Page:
Margaret Sanger, "Reply to the Views Offered by the Committee of the United Lutheran Church, Oct. 1926>," Oct 1926.

Source: "Margaret Sanger Papers, Library of CongressLibrary of Congress Microfilm, 72:727."

This response was written for the Fifth Biennial Convention of the United Lutheran Church, held in Richmond, VA between Oct 19-27, 1926. Sanger did not attend the meeting.


REPLY TO THE VIEWS OFFERED BY THE COMMITTEE OF THE UNITED LUTHERAN CHURCH TO BE PRESENTED AT THE CONVENTION FOR 1926 IN RICHMOND, VIRGINIA,

by Margaret Sanger.

When one reads the twelve views to be offered by the Committee, one is at a loss to know how such inconsistent thinking can permeate so important a subject as marriage and its sanctity.

It is less than a year ago that the National Lutheran Council labeled a resolution condemning the practice of Birth Control because it was recognized by the majority of the Council that the practice of Birth Control is considered an economic rather than a moral issue. What has happened to make a change of front, Birth Control is still an economic issue. It is a health issue. It presses more and more upon the economic conscience of the community.

The United Lutheran Church surely is strong enough to stand upon its own feet and not need to echo the views of other Church bodies. I believe that the members of the Lutheran Church will oppose such inconsistency as offered by the Committee when the assertion is made that the chief aim of married life is the birth of children. This is dogma, pure and simple. With ninety-nine people out of a hundred the birth of children is the result and not the aim of marriage. That the limitation of birth by artificial means is anti-Christian is a matter of opinion. There are many good Lutherans who disagree with this point. In fact, I should like to take a poll of the number of children born to the Lutheran Committee, and I believe I would verify my belief that such a statement is hypocritical.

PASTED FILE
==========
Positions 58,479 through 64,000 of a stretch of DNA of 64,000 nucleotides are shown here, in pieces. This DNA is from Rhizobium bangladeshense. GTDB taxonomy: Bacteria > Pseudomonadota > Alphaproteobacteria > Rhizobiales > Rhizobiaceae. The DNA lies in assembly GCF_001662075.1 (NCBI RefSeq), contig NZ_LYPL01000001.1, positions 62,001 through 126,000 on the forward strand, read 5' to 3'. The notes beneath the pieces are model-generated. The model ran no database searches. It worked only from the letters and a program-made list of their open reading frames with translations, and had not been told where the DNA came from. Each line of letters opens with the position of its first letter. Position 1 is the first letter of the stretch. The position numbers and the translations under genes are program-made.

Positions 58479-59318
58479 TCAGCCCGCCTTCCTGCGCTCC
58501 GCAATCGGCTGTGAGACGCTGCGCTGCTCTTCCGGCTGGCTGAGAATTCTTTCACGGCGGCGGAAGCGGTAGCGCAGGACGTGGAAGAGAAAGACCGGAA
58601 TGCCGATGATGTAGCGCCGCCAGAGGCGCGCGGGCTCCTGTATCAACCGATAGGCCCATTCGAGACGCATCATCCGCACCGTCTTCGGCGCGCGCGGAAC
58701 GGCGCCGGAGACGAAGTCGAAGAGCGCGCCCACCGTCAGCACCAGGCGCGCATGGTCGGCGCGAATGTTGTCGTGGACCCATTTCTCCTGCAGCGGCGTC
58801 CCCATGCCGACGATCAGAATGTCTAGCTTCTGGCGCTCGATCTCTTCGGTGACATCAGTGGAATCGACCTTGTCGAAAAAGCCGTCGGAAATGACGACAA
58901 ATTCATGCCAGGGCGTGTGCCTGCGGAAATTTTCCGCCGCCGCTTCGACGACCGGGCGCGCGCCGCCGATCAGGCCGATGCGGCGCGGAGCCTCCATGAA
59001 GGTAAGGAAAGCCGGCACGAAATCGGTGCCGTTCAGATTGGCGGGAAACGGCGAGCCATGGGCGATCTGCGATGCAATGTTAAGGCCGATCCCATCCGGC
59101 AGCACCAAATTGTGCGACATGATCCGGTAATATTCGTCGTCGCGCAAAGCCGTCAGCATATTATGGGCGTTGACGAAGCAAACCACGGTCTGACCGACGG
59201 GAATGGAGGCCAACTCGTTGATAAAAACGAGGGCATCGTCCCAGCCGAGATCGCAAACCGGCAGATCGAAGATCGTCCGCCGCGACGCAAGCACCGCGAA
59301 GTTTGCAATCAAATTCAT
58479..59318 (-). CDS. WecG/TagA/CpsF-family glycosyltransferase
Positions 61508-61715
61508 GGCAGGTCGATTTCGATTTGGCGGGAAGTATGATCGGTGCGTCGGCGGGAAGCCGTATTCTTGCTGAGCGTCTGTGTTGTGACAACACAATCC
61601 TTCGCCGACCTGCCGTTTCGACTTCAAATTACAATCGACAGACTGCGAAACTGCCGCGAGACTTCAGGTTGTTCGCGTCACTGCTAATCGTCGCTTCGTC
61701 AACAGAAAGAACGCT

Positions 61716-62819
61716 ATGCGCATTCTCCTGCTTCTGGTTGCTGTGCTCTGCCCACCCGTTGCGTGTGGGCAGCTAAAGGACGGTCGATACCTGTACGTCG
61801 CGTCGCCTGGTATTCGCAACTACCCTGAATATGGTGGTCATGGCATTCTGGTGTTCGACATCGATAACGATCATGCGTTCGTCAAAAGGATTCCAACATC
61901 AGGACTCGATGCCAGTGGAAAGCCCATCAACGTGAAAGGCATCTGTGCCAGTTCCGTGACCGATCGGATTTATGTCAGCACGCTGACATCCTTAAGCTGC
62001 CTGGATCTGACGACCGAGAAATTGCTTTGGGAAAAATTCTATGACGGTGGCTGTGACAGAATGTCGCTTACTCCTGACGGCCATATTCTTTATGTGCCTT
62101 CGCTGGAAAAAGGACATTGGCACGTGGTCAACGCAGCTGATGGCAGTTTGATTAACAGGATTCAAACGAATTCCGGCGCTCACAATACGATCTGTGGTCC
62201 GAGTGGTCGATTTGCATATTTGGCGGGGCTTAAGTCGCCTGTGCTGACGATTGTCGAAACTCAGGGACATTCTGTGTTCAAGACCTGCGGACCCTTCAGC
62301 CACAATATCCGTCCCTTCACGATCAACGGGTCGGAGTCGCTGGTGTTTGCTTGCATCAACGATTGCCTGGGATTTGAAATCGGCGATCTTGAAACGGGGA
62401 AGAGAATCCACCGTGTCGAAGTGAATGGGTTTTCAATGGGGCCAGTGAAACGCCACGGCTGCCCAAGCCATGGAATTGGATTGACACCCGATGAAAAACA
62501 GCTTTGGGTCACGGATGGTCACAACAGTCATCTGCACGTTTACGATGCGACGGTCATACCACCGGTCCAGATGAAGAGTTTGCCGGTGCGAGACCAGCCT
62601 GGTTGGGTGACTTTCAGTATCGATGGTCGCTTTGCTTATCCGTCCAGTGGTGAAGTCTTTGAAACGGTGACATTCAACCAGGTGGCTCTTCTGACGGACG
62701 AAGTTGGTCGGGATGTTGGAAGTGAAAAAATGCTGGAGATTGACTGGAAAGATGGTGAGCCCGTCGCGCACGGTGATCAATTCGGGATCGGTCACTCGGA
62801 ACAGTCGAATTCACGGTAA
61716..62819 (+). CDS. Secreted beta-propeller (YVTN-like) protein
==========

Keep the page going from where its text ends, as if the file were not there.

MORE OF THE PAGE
The attitude taken The pastors so consent to marry only the innocent party of a divorce is ludicrous. Like many other well-intentioned designs, it will drive people from the church and in many cases seek relations outside of marriage. The ban of Birth Control will be futile. It will be far better for the Committee in its aim to recognize that marriage is one of the most important problems of the home. To study these problems and to face the facts squarely that the greatest immediate problem of the home is to have unwanted children.

The Church would do a great service to bring scientific instruction to the poor, diseased, defective members in the Community, such as is already obtainable to the well-to-do and the intelligent parishioners of the Church.


Subject Terms:

Copyright, Margaret Sanger Project


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